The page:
I certainly agree that 31. Nf5+ is an excellent move. Here is the position just before white played it:
click for larger view
How can we spot 31. Nf5+ from here?
I think a lot has to do with the questions we ask ourselves when we analyse a position.
If we ask the question: "What move should I play here?", our minds will often give us a list of safe-looking moves. We will usually subconsciously filter out any moves which instinctively look wrong or unsafe.
But suppose we did manage to list 31. Nf5+ in our first scan. What question do we ask then? Most folk ask the question "does this work?" And that is okay as questions go, but it is all too easy to take fright at the fact that f5 is twice defended.
Instead of "what should I play?" and "does move X work?", we probably ought to substitute three more powerful questions:
"What do I want to achieve?"
"Which moves achieve what I want?"
And for each of the moves in our candidate list - "How can I make move X work?"
From the diagram, white would really like to shift the black king out of the way so that he can play Qxf6. That answers our first question, at least as an initial hypothesis.
Then our second question leads us to the seemingly impossible 31. Nf5+ as the only move which shifts the Kg7.
Finally our third question makes us persist with 31. Nf5+ instead of giving it a cursory once-over and reject it. There are three variations to consider - king moves is followed by Qxf6; exf5 allows Qxf6 (as in the game) and gxf5 gives us Qg5+ and Qxf6.
It's all about asking the right questions!
<kramputz> You are entitled to your opinion of course. Not everyone will like the stuff I write. So feel free to use the ignore button. I won't be in the least bit offended.
That's it for me for a while. I'm off to catch a ferry for ten days of holiday in France. Have fun, folks, and I'll catch up again around 23 July.
|Jul-13-10|| ||ZUGZWANG67: Only one candidate: 37.Nh5.
37...gxh5 38.Rg1+ mate.
Otherwise nothing can prevent 38.Qg7+ mate.
|Jul-13-10|| ||Ferro: Nh5! 2 minutes|
|Jul-13-10|| ||patzer2: For today's Tuesday puzzle solution, 37. Nh5! is a sham deflection sacrifice which creates a decisive mate threat.|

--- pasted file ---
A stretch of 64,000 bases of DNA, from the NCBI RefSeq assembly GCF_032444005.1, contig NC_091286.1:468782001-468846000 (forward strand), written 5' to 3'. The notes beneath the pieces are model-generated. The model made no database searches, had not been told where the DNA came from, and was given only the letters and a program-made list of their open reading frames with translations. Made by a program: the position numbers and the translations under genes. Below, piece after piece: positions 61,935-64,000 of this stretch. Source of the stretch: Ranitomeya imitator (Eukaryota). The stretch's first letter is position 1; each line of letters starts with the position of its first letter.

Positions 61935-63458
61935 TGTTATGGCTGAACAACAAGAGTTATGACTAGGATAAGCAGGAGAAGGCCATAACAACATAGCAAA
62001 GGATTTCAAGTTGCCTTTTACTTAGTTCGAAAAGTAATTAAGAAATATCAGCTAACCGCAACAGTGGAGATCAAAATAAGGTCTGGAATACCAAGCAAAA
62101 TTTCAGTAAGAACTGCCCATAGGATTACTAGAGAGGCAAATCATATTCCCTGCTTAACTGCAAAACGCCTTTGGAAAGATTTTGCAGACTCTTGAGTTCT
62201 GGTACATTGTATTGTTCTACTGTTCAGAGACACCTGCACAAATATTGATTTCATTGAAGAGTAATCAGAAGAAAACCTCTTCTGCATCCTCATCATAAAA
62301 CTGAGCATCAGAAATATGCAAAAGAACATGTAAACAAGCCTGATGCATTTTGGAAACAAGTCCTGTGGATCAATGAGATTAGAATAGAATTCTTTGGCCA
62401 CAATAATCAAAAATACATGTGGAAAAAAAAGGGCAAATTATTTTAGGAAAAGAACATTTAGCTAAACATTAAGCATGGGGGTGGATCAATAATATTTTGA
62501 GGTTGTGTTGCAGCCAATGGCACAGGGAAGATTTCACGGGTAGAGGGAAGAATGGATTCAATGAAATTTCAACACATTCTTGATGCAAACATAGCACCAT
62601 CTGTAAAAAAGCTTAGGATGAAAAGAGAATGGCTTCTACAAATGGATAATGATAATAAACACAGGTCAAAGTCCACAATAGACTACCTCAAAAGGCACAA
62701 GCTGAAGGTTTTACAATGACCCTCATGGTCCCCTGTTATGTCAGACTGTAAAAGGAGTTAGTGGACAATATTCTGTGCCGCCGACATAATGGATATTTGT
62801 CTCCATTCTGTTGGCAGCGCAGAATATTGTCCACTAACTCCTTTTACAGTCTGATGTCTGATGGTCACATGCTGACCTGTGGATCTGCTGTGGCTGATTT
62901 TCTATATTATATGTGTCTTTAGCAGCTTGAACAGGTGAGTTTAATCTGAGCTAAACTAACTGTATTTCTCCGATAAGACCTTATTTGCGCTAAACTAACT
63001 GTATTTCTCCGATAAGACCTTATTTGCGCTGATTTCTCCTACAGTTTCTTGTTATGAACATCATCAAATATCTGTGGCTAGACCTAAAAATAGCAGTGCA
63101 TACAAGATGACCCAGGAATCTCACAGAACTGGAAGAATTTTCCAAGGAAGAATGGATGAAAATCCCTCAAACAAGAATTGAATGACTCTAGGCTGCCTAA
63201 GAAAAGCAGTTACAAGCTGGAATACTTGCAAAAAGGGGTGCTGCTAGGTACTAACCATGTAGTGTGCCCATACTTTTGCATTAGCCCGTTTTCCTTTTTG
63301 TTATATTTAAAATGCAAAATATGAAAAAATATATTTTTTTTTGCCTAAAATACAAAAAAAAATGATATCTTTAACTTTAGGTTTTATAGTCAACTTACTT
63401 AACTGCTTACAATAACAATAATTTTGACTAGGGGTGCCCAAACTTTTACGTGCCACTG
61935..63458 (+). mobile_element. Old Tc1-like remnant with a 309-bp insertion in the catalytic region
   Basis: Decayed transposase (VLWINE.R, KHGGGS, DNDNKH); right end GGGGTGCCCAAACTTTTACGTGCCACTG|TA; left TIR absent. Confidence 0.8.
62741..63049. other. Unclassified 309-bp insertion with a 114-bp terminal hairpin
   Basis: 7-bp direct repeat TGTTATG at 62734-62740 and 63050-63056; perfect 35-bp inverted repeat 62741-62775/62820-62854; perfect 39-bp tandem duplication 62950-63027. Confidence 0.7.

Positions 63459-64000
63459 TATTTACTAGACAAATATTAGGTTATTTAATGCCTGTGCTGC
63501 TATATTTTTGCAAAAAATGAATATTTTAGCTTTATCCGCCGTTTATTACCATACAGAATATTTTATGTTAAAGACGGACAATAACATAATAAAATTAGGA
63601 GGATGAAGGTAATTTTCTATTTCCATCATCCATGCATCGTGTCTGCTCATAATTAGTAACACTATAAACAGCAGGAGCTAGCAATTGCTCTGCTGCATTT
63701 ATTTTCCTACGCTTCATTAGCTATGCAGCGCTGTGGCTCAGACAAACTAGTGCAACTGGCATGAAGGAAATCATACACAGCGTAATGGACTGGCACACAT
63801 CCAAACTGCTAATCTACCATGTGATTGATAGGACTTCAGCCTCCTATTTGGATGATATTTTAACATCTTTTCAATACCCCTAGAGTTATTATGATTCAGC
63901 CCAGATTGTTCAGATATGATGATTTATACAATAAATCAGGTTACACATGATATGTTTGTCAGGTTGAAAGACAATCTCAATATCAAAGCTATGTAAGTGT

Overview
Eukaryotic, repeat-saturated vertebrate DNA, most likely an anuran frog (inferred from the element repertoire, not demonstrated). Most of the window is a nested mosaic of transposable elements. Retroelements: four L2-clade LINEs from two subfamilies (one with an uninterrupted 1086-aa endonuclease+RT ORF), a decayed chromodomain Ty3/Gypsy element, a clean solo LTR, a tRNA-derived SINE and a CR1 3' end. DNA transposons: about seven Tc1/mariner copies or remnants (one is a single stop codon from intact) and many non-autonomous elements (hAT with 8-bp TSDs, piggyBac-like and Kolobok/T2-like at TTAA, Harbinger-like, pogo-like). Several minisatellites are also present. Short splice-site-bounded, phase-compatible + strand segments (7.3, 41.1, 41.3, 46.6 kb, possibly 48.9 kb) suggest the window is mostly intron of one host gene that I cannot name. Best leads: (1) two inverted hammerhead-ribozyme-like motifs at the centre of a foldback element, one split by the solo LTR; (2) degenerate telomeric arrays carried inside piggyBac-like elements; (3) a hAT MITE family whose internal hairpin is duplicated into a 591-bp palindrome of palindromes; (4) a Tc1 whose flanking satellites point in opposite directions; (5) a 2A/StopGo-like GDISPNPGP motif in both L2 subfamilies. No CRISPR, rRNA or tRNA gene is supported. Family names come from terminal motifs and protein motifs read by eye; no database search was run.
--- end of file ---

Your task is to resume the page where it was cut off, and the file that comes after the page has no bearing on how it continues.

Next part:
As <ZUGZWANG67> observes, the futile 37...Qd5 38. Qxd4 is about all that keeps this from being a mate-in-two.
|Jul-13-10|| ||jfshade: Thanks <twice> <once>:|
First for the dramatization, and second for the insight on 31. Nf5+. I found the puzzle easy to solve, but when I played through the game, my reaction to 31. Nf5+ was similar to <Suffering Bruin>'s: how do I "see" a move like that during a game?
Have a great holiday!
|Jul-13-10|| ||lost in space: aaaahhhhh,
a Tuesday. Love it. Sometime even more than a Monday.
37. Nh5! and Black has no defence.
37...gxh5 38. Rg1#
and after all other moves: 38. Qg7#
Nice, easy and sweet
|Jul-13-10|| ||Patriot: <Once>
Thanks again for an interesting storyline and also your insight about asking the right questions.
To see a move like 31.Nf5+, I use the "check, capture, and threat" method for considering candidate moves. But for a move like that to remain on my candidate list I do a "safety test" to determine if the move is safe. If the piece can be captured without a following "check, capture, or threat" then the move is likely unsafe and time shouldn't be wasted analyzing it. As you pointed out, the critical variations stemming from 31...gxf5 and 31...exf5 suggest it is safe and therefore worth considering.
For those that don't think they can spot moves like 31.Nf5+ during a game: All it takes is a good thought process to correct this.
|Jul-13-10|| ||DarthStapler: Got it|